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angel v. shannon

Ultimately, I guess that really is all that we can do, especially to save ourselves and our minds from the madness around us.

In metta,



Angel! I think you're right... Sometimes I wonder about my response to the world. Am I too passive? Could I be doing more? Maybe I can just sit with the fact that sitting and chanting is a response... perhaps not the most engaged, but still a compassionate response.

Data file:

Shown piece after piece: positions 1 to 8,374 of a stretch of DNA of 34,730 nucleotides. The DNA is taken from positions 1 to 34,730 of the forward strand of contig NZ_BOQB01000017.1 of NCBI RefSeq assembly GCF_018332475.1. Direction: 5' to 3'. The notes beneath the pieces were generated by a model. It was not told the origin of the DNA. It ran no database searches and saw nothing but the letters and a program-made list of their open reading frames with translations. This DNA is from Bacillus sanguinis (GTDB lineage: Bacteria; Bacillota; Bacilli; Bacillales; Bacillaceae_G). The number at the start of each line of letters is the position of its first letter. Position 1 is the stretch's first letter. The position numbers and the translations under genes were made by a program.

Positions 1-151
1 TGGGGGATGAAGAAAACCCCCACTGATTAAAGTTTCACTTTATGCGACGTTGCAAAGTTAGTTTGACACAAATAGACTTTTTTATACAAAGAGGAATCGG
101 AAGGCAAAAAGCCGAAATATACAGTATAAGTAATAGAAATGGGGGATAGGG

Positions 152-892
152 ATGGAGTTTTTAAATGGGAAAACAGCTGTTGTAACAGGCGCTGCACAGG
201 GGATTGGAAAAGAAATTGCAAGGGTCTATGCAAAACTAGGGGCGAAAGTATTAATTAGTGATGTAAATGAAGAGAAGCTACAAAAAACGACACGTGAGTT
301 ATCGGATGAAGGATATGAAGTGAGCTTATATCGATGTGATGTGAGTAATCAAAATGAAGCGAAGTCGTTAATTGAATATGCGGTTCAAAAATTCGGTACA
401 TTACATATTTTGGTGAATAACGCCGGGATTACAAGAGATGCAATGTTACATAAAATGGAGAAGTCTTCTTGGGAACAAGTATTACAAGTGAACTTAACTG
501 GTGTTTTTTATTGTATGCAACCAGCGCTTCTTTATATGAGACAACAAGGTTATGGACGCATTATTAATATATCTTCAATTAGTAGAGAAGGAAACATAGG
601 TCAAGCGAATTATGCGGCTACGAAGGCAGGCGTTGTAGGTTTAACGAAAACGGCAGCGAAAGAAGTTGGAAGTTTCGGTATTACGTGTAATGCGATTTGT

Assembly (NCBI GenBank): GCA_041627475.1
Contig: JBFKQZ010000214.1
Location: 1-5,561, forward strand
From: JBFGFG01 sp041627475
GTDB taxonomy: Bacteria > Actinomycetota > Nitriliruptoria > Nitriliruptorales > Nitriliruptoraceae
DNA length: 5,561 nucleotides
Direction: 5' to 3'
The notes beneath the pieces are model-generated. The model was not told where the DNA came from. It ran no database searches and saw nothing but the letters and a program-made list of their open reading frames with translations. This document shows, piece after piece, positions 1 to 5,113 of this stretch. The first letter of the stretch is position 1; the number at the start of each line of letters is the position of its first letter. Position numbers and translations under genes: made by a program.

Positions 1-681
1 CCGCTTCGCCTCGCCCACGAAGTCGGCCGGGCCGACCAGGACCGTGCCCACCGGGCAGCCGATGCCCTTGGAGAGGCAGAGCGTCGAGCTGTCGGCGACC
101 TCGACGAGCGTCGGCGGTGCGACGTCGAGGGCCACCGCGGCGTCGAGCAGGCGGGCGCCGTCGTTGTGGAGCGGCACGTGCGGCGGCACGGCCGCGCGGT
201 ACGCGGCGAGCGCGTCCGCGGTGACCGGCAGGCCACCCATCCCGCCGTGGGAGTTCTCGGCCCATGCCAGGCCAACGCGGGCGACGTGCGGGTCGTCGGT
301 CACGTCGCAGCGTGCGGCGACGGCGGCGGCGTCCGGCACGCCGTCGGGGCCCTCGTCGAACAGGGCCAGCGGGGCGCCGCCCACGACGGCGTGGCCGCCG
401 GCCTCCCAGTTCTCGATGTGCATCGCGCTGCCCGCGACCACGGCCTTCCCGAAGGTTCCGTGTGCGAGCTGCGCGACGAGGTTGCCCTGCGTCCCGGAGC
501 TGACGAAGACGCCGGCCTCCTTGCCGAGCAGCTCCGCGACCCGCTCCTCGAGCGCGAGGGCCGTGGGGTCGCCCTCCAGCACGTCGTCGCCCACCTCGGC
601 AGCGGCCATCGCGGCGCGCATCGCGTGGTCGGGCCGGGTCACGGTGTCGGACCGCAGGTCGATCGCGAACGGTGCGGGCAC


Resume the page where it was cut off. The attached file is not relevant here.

Isn't that just how it goes though? Faced with these kind of senseless acts, we question our response to the world, what we can do. Often I find people do quite a lot, in gentle ways, in subtle ways, in attitude and disposition also, and quite importantly in facing this kind of suffering, even if we don't know how to respond to it immediately. My mind turns toward fear in such cases. It is numbing to think about the amount of fear that can lead to people killing each other on the basis of religiosity, or other tightly held belief that is found threatening. As you say, it is hard to wrap our heads around this. But we feel this with our whole bodies. These kinds of acts are like body blows to our whole dharma body, thus I think chanting and practicing are ways to heal our body, to take care of the energy that arises, and to let other alternatives for action ferment. Thanks for the post Chalip.

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